London Bird Club Wiki

East India Dock Basin Nature Reserve is a small Thames-side site based around the former entrance basin of the East India Docks. The reserve includes a tidal lagoon and the closest patch of genuine saltmarsh to Central London, along with a reedbed and small areas of meadow and woodland.

Owned and managed by the Lee Valley Regional Park Authority, the reserve is the southernmost section of the Lea Valley Park. It is within the London Borough of Tower Hamlets (despite information on the west gate that incorrectly puts it in Newham).

Address: East India Dock Basin, Orchard Place, London E14 9QS (Map:; OS grid reference TQ391808)


The East India Docks were built between 1803 and 1806 by the East India Dock Company for the import of goods such as spices, tea and silk from the East Indies. After being taken over by the Port of London Authority in 1909, the docks remained successful until the Second World War, when they played a key role as a construction site for the floating mulberry harbours used by the Allies to support the 1944 D-Day landings in France. After the war, part of the dock closed because of war damage and the remainder became obsolete with the containerisation of cargo in the 1960s. The PLA closed the dock in 1967, after which most of the site was filled in and built upon. However, the entrance basin and surrounding area were acquired by the newly formed Lee Valley Regional Park Authority for conversion into a nature reserve.

This site was in fact, like Bow Creek Ecology Park, under the stewardship of The London Docklands Development Corporation ( 1981-1998). It was originally marked out for residential development. The LDDC started the ecology project in the 1990s by situating tern rafts in the basin and several other Dockland locations. The project was managed and completed by LDDC with significant consultancy input from the London Ecology Unit ( John Archer). It was passed to the Lea Valley Regional Park in 1998.


Despite its relatively small size, the reserve has a diverse range of habitats. The dock has been naturalised as a include a tidal lagoon with a shingle island and mudflats, which almost disappear at high tide, and rafts.

On the northern side of the basin is a dense narrow reedbed formed from Common Reed and Sea Club-rush and a saltmarsh dominated (unusually) by Buttonweed, with Sea Milkwort, Sea Arrowgrass and (rare in London) Wild Celery.

The basin walls support plants such as Buttonweed, Fern-grass and Sea Aster, as well as a few species, such as Wild Carrot, that have colonised from an adjacent area of grassland. Managed as meadow, the grassland includes Warty Cabbage and Salsify in addition to more common meadow flowers such as Ladies Bedstraw and Salad Burnet.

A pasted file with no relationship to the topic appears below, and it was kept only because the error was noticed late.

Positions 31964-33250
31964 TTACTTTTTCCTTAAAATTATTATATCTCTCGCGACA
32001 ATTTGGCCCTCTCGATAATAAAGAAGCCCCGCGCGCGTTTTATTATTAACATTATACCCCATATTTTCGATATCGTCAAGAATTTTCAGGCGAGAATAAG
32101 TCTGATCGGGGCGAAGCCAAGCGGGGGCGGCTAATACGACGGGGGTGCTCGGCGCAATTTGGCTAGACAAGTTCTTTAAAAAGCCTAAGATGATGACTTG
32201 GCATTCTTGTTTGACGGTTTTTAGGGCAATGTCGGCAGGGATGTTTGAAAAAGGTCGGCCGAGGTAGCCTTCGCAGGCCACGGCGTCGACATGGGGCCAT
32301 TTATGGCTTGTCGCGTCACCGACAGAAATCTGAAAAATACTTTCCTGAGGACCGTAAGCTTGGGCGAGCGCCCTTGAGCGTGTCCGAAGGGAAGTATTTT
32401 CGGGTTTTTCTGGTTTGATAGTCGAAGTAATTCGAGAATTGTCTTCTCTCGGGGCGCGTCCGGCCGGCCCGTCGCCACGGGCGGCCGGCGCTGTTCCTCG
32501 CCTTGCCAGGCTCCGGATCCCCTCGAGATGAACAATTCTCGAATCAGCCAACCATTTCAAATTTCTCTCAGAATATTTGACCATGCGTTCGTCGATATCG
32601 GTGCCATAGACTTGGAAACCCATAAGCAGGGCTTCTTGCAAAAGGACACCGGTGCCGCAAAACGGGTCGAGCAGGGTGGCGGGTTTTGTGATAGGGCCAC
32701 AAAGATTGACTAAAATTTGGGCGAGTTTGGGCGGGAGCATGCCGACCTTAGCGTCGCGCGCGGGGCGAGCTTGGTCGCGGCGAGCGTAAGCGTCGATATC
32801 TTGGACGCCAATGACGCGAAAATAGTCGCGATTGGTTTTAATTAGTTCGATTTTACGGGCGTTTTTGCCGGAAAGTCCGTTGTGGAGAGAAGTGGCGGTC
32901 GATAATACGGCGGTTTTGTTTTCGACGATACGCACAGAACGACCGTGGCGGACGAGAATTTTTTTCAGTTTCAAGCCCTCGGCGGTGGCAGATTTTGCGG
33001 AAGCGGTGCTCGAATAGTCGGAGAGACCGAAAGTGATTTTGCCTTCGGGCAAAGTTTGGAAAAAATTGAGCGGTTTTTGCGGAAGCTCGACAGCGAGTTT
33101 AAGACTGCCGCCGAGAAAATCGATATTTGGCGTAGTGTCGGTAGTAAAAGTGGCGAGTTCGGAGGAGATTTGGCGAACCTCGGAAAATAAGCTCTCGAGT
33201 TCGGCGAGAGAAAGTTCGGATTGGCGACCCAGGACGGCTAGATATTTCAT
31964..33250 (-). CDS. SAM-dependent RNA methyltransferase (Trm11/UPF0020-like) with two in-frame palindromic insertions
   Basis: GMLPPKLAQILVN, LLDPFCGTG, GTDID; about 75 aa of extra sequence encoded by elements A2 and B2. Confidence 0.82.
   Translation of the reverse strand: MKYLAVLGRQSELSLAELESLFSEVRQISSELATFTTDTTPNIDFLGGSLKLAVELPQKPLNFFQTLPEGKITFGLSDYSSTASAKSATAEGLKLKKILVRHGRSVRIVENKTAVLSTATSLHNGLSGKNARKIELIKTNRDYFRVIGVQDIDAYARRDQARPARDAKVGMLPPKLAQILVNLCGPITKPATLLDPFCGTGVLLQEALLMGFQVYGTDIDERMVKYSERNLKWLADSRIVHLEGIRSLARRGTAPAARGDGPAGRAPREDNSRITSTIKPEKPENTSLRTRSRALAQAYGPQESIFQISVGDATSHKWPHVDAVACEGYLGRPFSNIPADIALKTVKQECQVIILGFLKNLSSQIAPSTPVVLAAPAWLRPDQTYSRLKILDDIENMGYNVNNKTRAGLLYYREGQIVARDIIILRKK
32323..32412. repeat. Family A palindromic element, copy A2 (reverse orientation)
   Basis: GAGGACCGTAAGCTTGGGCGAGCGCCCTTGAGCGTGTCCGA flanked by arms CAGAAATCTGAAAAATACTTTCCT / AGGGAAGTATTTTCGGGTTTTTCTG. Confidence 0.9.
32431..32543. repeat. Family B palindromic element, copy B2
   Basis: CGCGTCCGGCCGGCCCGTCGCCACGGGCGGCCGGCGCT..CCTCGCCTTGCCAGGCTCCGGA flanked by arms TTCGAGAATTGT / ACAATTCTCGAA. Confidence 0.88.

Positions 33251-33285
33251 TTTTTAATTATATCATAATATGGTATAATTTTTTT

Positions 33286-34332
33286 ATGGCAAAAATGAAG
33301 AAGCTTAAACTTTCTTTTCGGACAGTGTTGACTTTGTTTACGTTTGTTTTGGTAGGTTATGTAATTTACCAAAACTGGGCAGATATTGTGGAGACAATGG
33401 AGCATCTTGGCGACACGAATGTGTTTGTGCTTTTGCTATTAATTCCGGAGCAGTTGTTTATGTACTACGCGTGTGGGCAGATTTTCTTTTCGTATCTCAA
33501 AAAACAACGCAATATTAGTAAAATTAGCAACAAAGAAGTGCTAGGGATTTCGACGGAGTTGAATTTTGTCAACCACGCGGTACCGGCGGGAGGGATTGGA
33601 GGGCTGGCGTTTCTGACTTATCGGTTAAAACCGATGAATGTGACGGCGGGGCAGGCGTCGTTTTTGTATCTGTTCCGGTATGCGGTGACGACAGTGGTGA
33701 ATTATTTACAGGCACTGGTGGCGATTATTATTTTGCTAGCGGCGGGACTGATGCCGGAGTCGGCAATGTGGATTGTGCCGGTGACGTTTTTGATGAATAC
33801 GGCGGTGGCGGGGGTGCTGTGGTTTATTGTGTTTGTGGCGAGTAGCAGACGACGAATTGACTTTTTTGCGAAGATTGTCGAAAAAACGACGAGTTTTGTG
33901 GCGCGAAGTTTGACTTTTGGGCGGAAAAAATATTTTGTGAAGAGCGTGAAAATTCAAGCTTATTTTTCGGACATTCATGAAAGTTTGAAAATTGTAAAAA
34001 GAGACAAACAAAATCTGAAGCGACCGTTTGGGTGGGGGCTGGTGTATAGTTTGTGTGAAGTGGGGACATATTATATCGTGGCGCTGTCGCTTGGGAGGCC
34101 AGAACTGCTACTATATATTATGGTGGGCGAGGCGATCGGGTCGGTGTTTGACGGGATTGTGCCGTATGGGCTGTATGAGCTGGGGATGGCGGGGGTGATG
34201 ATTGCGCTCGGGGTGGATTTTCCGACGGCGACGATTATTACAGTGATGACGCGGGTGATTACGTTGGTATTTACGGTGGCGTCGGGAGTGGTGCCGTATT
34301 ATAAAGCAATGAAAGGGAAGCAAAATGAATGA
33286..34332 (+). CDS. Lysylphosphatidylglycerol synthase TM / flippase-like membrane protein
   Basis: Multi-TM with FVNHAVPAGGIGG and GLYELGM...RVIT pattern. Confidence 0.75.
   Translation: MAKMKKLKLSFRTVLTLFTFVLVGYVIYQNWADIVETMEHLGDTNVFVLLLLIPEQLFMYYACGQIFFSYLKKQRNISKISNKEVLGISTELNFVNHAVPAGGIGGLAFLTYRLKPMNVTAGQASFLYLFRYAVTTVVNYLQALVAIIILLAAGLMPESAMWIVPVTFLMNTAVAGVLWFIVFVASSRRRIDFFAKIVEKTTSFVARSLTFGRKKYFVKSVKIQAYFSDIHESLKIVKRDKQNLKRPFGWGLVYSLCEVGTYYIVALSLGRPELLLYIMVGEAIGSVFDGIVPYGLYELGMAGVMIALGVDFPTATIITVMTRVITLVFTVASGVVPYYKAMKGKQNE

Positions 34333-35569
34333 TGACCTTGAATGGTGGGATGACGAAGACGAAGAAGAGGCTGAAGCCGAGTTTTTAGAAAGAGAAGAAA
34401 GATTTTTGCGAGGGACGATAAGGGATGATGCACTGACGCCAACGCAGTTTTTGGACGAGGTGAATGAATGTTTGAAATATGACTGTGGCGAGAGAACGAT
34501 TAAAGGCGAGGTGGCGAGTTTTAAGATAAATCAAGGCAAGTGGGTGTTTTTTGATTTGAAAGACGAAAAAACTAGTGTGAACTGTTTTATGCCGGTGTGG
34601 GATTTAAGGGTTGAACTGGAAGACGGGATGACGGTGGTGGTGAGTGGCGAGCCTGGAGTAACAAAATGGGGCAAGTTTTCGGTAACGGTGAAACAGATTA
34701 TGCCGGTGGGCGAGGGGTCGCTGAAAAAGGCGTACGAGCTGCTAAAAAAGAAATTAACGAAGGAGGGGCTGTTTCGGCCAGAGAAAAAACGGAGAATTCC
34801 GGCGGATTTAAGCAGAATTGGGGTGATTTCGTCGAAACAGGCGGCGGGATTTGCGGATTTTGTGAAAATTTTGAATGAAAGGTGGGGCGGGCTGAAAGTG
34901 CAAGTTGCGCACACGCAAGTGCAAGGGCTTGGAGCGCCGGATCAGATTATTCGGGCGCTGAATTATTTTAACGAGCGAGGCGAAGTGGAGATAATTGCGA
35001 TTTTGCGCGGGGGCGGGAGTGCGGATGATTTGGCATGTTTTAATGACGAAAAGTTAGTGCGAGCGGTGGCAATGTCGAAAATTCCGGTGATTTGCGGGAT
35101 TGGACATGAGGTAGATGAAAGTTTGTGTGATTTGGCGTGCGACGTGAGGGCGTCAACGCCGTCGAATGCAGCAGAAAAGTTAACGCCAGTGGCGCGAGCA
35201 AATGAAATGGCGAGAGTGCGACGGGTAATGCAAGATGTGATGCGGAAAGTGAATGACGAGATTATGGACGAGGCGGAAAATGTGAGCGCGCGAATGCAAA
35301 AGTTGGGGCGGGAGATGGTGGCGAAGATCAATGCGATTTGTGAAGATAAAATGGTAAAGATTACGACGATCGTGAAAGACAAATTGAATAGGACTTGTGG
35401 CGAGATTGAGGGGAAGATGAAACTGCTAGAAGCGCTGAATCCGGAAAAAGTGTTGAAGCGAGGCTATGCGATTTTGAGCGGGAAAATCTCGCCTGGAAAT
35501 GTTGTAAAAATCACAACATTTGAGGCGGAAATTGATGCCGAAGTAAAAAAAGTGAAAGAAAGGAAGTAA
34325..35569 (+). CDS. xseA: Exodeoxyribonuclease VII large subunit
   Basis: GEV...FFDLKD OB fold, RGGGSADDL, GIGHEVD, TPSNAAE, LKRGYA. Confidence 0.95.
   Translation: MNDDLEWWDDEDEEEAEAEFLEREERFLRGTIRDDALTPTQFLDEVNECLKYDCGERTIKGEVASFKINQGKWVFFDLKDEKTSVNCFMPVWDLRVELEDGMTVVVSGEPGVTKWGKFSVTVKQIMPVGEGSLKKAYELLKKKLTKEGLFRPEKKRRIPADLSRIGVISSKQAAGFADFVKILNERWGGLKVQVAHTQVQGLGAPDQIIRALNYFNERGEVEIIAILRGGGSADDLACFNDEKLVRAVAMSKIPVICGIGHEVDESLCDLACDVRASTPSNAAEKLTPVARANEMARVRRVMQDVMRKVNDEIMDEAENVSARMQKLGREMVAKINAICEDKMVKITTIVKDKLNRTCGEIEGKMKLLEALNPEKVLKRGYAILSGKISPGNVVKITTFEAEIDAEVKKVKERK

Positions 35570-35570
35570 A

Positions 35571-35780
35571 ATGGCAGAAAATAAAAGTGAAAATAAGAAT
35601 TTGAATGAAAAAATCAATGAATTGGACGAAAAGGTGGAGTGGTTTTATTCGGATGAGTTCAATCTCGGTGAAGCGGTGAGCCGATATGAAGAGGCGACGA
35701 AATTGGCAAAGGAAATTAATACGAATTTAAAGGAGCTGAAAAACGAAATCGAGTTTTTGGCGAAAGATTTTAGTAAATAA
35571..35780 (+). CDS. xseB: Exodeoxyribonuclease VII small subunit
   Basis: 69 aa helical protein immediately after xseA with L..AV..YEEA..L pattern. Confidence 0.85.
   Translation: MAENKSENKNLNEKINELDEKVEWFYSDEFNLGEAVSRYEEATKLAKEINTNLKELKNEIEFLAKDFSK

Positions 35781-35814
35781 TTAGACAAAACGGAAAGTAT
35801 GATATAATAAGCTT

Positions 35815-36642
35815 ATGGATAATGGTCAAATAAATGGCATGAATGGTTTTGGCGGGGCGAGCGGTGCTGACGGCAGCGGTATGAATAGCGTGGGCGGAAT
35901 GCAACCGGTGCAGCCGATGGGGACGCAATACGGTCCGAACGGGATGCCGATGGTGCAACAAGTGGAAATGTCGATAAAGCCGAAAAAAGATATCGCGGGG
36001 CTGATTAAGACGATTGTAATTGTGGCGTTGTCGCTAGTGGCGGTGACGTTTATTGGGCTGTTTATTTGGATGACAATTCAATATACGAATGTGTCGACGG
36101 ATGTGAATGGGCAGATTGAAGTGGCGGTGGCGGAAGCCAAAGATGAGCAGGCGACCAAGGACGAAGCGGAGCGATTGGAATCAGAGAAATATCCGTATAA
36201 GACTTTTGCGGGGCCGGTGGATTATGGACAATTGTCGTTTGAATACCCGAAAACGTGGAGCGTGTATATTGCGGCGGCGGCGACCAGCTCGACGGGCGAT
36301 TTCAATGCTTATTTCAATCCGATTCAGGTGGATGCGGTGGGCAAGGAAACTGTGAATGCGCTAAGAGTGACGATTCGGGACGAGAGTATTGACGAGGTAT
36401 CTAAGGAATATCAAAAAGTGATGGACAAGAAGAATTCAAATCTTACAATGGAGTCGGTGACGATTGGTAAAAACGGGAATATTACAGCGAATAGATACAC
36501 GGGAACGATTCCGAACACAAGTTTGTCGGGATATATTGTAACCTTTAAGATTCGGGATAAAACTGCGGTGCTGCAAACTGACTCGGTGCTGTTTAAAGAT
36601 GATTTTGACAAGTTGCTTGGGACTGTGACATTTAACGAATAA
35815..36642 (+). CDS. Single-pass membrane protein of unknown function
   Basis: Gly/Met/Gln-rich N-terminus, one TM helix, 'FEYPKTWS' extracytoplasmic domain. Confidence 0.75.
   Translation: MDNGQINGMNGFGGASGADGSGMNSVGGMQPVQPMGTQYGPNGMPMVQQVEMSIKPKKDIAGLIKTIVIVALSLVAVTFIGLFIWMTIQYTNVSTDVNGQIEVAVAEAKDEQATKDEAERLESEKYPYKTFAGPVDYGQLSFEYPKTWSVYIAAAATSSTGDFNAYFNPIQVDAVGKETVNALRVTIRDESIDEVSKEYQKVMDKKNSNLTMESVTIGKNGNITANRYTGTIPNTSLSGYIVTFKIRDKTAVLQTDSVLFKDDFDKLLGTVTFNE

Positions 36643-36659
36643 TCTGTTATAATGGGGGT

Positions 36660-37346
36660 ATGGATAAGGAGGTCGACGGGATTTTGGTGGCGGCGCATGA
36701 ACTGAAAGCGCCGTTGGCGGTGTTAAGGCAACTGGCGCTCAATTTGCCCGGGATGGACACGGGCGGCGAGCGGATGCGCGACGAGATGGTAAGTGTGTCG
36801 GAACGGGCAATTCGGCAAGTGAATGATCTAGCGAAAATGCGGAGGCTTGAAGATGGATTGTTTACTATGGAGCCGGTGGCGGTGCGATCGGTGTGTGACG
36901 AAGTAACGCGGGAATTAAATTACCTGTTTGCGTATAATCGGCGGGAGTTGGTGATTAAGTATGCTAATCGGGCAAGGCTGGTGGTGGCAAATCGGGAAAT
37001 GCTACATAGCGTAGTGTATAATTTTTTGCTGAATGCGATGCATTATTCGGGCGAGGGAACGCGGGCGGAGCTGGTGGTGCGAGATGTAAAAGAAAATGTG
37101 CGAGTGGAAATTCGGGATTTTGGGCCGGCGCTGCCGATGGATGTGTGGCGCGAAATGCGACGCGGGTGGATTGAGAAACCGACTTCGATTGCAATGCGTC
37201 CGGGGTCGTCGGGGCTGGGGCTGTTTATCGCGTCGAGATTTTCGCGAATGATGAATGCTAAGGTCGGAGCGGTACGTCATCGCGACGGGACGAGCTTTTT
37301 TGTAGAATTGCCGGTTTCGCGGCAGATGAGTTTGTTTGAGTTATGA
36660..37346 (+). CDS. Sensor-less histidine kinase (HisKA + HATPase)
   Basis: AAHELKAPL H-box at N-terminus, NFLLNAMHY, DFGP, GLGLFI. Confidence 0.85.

Woodland occurs in three areas around the site. North of the saltmarsh a band of willow carr shades into drier woodland along the northern perimeter adjacent to the main road (Lower Lea Crossing). The other two woodland blocks are in the south-east and south-west corners of the site, next to the Thames.



Specialities of the site include Black Redstart in autumn and winter, Kingfisher, breeding Linnet and Grey Wagtail, passage warblers and Little Ringed Plover, breeding Common Tern, and occasional Little Egret and Yellow-legged Gull. The reed bed can hold Reed Warbler and Reed Bunting. Winter can produce such local delights as Redwing and Meadow Pipit.

Although the site might look a little unpromising, it is in pole position for the Lea Valley migration flyway, and regular watching has yielded surprises: Barred Warbler, several Firecrest, Nightingale, Siskin, Whimbrel, Honey Buzzard, Roseate Tern, Little Tern, Sandwich Tern and Black Tern have been seen in recent years. Actually, this site is something of a tern hotspot for London, at peak migration times in the right conditions. Birds appear to be funnelled down the Thames, and then rise high over the Isle of Dogs, or turn north up the River Lea.

For a pretty small artificial tidal basin, the astonishing thing about the Dock in winter is the number of birds that it can hold. These are dominated, from mid-afternoon, by incredible numbers of Teal, which fly in to roost from other areas nearby. In early 2010 Teal numbers reached more than 400 birds on several occasions, and to stand and watch (and listen) to these birds coming in is a wonderful birding experience, let alone in such an unusual reserve.

From the southern edge of the site, Peregrine can be seen on and around The O2 (Millennium Dome), and the Thames can be scanned for stray seabirds in the right conditions. Watching the Thames during migration periods has produced seabirds such as Arctic Tern, Black Tern, Sandwich Tern, Little Tern, Shag and Kittiwake, particularly in bad weather with easterly winds.